Toxic loads can easily be traced to chemical cleaners, pesticides, fire-retardant chemicals in furniture, carpets and bedding, as well as prescription drugs.  There are so many natural, safer, and effective products on the market today that won’t harm your pets–or you for that matter–so consider swapping out the toxic ones.  Using a liver detox product for pets like milk thistle once a year can be a very effective way to help the liver unload the toxic buildup and optimize its function.

Best interactive cat toys

Get your kitty moving!

Exercise is essential to well-being and health.  It’s also great for relieving boredom, promoting weight loss, and keeping cats emotionally stimulated.  Some cats are happy to play with toys by themselves; others may prefer interactive toys.  Some cats can be leash-trained and enjoy going for walks outside.  The key is discovering what motivates and brings enjoyment to your kitty.  Setting aside 15-20 minutes at least once a day for play and exercise will work wonders.  

Avoid over-vaccination

The veterinary world is notorious for over-vaccinating pets as their profits are tied to this practice.  Vaccines are not risk-free, and manufacturers actually indemnify themselves from vaccine damage.  If your cat is an indoor kitty her risk of being exposed to diseases that cats are vaccinated for is extremely low.  Therefore, many holistic and integrative vets recommend analyzing this risk before re-vaccinating.  If in doubt, ask your vet to do a titer test to determine immunity.  

If you do need to re-vaccinate be sure to give only one vaccine at a time, not a combo vaccine.  The risks are just too great for an adverse reaction and even death.  Also, know that many vaccine labels recommend once every three years, not annually.  Don’t be intimidated by your vet; ask questions and be ready to take your business elsewhere if you are bullied or pressured in any way.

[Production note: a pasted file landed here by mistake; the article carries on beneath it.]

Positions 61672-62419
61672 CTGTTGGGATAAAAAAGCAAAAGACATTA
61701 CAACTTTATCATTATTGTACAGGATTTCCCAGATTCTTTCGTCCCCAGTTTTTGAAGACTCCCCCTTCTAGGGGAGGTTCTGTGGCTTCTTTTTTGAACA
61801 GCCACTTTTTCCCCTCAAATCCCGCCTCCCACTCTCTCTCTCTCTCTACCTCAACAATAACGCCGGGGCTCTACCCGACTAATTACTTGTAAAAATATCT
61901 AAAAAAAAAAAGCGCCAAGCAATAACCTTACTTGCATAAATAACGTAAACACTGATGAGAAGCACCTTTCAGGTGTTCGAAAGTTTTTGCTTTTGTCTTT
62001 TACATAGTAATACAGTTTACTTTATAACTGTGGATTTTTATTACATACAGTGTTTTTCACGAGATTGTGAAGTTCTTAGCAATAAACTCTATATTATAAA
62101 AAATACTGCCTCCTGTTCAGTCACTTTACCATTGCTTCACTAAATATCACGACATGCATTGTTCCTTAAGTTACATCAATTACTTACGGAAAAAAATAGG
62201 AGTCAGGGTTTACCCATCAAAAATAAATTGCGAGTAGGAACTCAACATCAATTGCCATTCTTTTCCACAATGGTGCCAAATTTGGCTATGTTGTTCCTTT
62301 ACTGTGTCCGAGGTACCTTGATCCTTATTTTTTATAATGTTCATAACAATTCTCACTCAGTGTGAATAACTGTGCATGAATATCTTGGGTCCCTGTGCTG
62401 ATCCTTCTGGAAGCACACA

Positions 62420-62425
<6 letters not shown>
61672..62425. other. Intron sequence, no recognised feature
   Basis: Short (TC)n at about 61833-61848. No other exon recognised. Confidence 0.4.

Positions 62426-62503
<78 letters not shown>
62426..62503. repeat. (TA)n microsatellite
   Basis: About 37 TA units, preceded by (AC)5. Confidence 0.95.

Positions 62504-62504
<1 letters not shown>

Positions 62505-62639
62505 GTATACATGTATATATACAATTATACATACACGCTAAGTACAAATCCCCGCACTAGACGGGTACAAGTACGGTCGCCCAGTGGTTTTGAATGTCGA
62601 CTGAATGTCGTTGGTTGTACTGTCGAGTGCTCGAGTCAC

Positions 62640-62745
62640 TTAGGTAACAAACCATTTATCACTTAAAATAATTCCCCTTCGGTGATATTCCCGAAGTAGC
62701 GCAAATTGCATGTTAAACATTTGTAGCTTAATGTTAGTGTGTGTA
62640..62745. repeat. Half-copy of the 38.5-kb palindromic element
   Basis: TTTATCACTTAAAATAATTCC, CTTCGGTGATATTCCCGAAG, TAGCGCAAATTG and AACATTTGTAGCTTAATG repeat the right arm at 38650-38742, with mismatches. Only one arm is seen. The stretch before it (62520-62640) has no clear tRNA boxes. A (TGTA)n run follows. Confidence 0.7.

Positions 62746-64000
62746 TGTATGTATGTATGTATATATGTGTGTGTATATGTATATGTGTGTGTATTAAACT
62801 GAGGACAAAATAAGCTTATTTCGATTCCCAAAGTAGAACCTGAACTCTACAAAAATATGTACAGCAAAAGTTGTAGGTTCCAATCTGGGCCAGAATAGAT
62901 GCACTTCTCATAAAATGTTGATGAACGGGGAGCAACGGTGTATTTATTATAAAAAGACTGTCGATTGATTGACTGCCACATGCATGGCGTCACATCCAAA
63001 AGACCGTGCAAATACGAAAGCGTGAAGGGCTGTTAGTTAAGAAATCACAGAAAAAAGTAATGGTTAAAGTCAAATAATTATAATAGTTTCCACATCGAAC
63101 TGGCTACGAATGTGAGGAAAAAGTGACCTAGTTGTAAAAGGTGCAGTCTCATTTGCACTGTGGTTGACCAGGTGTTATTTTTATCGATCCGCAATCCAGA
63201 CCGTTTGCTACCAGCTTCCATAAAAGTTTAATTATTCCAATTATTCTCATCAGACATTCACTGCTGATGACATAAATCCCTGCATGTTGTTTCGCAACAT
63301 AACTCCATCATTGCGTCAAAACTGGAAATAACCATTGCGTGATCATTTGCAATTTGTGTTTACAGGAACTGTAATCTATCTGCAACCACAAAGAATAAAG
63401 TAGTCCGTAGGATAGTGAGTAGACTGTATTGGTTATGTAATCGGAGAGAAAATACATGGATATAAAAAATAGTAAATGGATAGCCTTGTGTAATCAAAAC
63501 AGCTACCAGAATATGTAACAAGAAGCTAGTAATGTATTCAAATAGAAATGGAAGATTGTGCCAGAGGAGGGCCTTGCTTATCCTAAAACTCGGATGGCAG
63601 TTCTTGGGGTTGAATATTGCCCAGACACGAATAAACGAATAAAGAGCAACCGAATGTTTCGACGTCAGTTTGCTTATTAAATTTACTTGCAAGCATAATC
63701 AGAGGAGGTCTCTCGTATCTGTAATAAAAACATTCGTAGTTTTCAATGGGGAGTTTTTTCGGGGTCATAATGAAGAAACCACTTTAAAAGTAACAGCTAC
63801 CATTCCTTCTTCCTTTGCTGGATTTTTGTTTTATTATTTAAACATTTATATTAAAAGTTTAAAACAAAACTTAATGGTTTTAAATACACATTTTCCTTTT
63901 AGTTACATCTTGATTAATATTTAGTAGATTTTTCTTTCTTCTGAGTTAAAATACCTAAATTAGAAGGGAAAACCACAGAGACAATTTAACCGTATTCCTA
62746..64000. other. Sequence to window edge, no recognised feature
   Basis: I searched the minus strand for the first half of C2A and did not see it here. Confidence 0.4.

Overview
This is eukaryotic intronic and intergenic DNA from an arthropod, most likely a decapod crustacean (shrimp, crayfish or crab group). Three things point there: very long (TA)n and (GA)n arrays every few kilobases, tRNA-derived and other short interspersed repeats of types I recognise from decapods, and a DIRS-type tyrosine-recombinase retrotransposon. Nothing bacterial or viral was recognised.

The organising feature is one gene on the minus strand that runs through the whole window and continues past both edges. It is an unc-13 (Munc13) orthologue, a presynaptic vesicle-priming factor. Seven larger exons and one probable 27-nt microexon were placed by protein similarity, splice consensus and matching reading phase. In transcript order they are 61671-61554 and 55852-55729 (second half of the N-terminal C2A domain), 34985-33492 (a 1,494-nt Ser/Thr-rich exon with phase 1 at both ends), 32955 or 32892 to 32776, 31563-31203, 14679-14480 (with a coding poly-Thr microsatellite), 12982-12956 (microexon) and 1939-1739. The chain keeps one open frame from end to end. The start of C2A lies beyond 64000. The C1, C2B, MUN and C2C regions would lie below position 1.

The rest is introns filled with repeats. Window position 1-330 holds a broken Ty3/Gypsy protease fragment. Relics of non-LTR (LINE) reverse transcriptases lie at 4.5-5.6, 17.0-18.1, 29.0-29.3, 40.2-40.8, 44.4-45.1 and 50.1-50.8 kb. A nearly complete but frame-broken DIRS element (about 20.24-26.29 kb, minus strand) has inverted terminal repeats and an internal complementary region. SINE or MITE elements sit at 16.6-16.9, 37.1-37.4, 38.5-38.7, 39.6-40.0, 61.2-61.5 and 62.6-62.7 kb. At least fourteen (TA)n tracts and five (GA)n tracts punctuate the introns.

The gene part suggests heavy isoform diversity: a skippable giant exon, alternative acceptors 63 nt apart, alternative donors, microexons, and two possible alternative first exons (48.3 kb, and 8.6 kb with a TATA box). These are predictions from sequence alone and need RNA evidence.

muscle testing for cats

Need more direction?

If your cat has some health challenges, is a picky eater, or has some emotional baggage and you’d love some additional guidance, consider purchasing an Optimal Cat Health Analysis.  I work with clients remotely and use muscle testing to help assess and address a cat’s needs, regardless if they are physical or emotional.  It’s a holistic approach to getting your cat’s health and well-being pointed in the right direction.  Here are some of the questions I can help address:

  • What kind of diet and proteins are best for your cat?
  • Does your cat have any sensitivities (food, emotions, body systems, organs, etc) that need identified and addressed?
  • Does your cat need any supplements?  If so, how much should give?  How often?
  • Is your cat’s medication working for your cat’s highest and best good?
  • Which holistic health modalities would be best for your cat’s health issue?
  • Are there ingredients in your cat’s food that are not beneficial or contributing to a health issue?
  • Does your cat have a chronic health condition that isn’t getting better using conventional methods?

Making small changes like the ones above can result in huge, positive results in your cat’s overall health and well-being.  Start today with a commitment to make 2019 a great year for your cat! 

What kind of positive changes have you made for your cat?  Share in the comments below!